Contrary to what the title may imply, I’m not fishing for an appraisal on my Adepticon prize wall dice. Those beautiful babies are all mine. Mine, I say! Don’t you dare touch them. Unless we’re playing and you request to share dice, that’s entirely reasonable. Wait, what was I talking about? Ah, yes, I haven’t actually told you yet. In honour of my dice simulator going live a month or so ago, I wanted to dive into a topic I’ve been meaning to explore for a while: the marginal gains of each successive extra die.

How Much is One Die Worth? 1
An actual picture of Matt with his prize-wall dice

Conceptually, I think of this article as a companion piece to my Downside Mitigation & Unit Evaluation article. Of course, the end goal isn’t just to better evaluate units on our first impression, I want us to make better decisions in-game. Any insights into the marginal value of extra dice could help with decisions about resource allocation. Extra dice come at a cost, whether it be damage, force, positioning, or something else. When we decide to pay that cost, we want to know what we’re getting. When we’re building a list, how much do I value a reroll vs. dice fixing vs. an extra die? I hope to answer this later on as well. Join me on this journey of discovery!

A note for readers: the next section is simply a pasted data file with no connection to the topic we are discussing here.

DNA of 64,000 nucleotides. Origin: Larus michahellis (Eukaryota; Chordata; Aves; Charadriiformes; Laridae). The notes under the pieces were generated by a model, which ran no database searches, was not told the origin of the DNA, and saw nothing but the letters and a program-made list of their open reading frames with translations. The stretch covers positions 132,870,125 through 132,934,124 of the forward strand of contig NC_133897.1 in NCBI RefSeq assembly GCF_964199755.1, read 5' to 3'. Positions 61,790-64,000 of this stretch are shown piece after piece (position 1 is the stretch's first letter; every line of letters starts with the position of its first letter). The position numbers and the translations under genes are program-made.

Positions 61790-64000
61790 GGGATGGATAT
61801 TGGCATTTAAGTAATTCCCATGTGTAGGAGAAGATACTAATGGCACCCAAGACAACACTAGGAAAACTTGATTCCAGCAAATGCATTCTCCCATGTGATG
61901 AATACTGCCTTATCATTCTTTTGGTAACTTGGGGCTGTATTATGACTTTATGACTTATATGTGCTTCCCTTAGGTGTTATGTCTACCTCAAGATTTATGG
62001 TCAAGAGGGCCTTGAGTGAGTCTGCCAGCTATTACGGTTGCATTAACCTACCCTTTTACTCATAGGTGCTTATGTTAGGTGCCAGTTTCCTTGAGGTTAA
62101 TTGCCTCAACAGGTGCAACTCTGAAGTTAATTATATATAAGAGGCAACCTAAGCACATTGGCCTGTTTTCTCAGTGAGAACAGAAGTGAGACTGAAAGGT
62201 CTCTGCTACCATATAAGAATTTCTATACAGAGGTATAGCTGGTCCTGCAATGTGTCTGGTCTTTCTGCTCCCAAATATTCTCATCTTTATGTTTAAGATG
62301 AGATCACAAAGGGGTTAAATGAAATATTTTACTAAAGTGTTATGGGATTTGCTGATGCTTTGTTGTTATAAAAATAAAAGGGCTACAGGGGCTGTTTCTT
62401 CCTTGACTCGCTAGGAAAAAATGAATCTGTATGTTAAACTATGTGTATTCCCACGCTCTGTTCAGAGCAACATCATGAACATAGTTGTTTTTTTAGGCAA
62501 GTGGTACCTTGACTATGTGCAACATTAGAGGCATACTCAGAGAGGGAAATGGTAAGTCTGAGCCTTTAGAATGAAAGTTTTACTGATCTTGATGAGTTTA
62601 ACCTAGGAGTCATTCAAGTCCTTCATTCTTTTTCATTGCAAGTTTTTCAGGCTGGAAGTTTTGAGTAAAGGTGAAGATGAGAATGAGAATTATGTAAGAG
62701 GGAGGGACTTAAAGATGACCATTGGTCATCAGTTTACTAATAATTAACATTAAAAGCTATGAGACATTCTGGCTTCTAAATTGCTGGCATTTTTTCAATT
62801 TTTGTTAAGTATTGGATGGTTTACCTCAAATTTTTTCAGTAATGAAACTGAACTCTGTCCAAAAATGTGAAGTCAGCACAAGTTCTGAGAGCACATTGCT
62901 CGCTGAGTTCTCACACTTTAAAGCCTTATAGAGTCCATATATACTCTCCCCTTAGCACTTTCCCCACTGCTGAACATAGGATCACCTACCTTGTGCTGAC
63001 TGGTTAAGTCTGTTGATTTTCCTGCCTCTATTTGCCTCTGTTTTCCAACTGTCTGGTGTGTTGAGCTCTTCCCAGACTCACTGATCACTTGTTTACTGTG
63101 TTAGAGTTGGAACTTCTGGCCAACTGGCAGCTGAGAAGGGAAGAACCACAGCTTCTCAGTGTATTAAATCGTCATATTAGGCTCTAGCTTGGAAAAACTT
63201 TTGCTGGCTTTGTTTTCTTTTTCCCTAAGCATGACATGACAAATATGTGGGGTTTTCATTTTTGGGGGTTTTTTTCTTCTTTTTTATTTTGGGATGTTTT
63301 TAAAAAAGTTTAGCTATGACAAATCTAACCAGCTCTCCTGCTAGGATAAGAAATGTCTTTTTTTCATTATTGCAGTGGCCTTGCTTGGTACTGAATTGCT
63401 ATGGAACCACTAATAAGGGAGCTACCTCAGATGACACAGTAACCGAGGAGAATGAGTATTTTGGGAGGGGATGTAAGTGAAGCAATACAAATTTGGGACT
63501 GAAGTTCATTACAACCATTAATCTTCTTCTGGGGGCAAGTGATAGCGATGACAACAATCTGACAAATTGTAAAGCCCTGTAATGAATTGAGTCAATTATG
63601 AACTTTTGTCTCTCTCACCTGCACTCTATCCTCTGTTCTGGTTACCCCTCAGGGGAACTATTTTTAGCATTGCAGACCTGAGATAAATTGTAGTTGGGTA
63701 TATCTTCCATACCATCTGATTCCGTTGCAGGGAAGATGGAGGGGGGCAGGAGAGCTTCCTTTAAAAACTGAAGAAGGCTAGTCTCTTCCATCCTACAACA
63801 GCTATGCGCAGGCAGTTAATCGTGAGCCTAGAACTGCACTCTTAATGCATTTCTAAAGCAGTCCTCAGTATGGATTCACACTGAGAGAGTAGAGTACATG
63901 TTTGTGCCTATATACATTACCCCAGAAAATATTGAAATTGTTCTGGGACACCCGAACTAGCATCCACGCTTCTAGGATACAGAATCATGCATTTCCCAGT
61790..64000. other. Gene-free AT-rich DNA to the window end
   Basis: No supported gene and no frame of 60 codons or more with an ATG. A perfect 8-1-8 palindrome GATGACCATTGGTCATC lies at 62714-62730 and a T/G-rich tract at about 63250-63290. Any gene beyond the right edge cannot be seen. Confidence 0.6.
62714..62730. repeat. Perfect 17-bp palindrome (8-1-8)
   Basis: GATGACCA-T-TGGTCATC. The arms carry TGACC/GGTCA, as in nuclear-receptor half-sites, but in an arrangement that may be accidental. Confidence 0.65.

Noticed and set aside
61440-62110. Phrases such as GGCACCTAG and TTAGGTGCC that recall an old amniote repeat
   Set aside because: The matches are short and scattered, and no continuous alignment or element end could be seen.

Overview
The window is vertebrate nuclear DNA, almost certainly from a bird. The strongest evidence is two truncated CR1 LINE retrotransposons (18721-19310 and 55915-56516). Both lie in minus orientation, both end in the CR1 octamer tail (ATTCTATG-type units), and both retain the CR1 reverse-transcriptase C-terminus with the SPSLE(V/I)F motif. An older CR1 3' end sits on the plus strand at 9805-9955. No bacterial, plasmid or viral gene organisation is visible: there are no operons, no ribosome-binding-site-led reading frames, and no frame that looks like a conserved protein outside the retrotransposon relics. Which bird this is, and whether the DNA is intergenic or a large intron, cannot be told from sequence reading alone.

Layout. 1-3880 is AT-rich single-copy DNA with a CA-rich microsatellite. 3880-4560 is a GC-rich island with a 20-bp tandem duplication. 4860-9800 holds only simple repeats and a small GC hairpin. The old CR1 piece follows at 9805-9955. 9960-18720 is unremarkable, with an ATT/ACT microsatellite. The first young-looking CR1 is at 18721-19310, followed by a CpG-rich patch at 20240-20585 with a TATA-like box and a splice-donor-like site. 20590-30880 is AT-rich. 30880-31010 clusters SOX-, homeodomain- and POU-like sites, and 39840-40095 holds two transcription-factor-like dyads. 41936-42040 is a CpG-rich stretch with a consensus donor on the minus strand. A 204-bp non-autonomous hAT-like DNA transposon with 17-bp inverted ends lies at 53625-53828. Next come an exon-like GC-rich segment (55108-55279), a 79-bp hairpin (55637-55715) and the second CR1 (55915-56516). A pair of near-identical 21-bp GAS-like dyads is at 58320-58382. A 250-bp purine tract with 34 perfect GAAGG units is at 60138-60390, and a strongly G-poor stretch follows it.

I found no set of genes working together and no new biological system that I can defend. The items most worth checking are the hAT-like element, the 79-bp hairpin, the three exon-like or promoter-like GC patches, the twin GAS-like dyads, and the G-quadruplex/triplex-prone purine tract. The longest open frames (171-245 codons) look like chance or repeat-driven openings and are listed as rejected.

Math Time

The more dice we add, the less expertise will matter. With a big enough dice pool, each extra attack die will give half an expected success while each defense die one third of a defensive success. Expressed another way, we can use the mathematical concept of limits to define a function f(d) where d indicates the number of dice for offense (o) or defense (d) such that:

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Is all of this math nonsense really necessary? No, it isn’t. However, I want to make my old calculus teachers proud that I’m using limits in “the real world” and it makes me seem much smarter than I actually am. Now that we’ve sorted out one extreme case, what about the other? In low dice-pool environments, there are two competing factors. The first is expertise. If a unit has good expertise, say 1:1 expertise-to-strike, then each attack die now is now has 6/8 successful faces, rather than 4/8. However, the defender is also rolling dice, so we also have a threshold we need to clear.

To continue trying to look smart, I’ll use a chemistry analogy here. In chemical reactions there is usually an activation energy, an input energy threshold which must be met for the reaction to proceed. Any amount of input energy below that yields the same result: no reaction. Similarly, if I’m making an attack in Shatterpoint that only generates two strikes against a defender that rolls four blocks, adding one or two more strikes doesn’t help all that much because it will still all be blocked. Only after all the blocks are used up do the extra dice have any effect. Of course, crits change this math a bit, which is why they are so good.

On a side note, one important element in the world of chemical reactions is a catalyst. Catalysts work by providing an alternate reaction path which essentially lowers the activation energy of the main reaction you’re trying to accomplish. In Shatterpoint terms, something like expose would be the catalyst: it lowers threshold of hits you need to take care of all the blocks. I don’t know where I’m really going with this, but I thought it was an interesting extension of this analogy that I should share.